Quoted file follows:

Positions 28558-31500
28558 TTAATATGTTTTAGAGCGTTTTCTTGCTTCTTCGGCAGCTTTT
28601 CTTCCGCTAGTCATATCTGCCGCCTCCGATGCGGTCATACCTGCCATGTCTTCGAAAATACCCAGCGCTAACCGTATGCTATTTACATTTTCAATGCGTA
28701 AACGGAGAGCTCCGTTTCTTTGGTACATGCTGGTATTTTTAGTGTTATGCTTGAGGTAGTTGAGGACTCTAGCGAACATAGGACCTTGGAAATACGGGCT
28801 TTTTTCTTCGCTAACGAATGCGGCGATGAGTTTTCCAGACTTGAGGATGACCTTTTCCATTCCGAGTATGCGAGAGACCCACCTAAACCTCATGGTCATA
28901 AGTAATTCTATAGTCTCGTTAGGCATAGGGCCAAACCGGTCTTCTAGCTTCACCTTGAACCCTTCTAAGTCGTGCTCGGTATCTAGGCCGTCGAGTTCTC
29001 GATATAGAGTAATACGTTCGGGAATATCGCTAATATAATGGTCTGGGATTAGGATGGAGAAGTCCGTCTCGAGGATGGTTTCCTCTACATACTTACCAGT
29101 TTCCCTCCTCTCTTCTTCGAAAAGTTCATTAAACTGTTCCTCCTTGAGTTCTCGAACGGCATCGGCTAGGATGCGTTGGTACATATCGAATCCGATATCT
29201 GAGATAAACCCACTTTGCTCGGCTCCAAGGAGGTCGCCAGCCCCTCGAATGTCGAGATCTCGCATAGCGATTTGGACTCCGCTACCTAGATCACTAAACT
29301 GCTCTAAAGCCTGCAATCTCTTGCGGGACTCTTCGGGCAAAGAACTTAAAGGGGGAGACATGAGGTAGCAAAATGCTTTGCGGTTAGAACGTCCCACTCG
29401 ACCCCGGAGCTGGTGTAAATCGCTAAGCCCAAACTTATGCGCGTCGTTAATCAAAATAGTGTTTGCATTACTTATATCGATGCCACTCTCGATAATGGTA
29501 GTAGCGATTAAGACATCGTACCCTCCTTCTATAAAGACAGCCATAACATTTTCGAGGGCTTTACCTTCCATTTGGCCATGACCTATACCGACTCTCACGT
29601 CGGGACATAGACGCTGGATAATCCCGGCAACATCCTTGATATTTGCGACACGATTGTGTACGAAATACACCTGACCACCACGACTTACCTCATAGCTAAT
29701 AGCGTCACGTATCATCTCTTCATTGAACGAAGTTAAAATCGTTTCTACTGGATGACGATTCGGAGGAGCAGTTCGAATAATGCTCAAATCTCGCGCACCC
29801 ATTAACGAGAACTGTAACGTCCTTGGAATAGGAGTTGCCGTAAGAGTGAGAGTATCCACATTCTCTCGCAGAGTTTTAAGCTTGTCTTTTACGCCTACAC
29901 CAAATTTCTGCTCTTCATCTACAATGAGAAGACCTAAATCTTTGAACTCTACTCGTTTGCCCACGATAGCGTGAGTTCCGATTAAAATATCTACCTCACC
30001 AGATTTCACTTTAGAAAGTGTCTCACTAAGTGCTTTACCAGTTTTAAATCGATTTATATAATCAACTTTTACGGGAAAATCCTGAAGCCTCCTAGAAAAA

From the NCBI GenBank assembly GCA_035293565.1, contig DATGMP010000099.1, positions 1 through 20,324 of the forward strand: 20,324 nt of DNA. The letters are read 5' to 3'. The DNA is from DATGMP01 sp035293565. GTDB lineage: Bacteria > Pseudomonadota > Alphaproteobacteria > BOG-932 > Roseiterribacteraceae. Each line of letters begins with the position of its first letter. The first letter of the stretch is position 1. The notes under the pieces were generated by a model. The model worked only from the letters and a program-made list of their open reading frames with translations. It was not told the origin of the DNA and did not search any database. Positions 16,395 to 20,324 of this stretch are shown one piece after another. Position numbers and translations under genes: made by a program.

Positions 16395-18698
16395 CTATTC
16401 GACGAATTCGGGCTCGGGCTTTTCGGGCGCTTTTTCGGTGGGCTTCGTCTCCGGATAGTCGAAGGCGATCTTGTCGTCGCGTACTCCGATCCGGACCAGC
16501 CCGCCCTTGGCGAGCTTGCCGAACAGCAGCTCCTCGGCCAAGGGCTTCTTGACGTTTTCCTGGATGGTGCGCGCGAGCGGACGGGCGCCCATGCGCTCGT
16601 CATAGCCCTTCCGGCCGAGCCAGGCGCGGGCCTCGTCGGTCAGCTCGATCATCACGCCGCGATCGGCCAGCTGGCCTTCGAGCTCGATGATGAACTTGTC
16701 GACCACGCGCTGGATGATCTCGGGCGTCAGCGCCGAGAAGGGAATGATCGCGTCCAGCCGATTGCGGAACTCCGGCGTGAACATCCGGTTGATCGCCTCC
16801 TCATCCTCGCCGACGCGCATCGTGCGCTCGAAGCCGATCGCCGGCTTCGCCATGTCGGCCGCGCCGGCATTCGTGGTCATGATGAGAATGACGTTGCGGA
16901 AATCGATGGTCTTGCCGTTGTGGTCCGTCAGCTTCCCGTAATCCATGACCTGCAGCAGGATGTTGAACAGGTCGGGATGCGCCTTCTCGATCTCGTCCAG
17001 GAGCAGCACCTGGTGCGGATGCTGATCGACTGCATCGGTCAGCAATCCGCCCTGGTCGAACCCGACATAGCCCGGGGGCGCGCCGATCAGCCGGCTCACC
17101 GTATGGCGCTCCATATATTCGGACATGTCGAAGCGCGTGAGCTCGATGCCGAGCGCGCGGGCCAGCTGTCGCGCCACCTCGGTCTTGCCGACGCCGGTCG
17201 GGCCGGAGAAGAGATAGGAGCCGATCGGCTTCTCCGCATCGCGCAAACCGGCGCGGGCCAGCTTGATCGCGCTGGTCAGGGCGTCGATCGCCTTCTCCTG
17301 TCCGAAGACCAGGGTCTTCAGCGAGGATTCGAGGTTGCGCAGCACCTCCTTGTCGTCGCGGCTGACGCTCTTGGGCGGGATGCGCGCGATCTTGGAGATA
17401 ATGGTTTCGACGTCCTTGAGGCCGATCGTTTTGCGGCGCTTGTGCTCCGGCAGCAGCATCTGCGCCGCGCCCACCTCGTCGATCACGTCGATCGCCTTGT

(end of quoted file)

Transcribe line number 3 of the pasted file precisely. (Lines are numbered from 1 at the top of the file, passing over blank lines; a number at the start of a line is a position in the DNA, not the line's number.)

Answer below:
28601 CTTCCGCTAGTCATATCTGCCGCCTCCGATGCGGTCATACCTGCCATGTCTTCGAAAATACCCAGCGCTAACCGTATGCTATTTACATTTTCAATGCGTA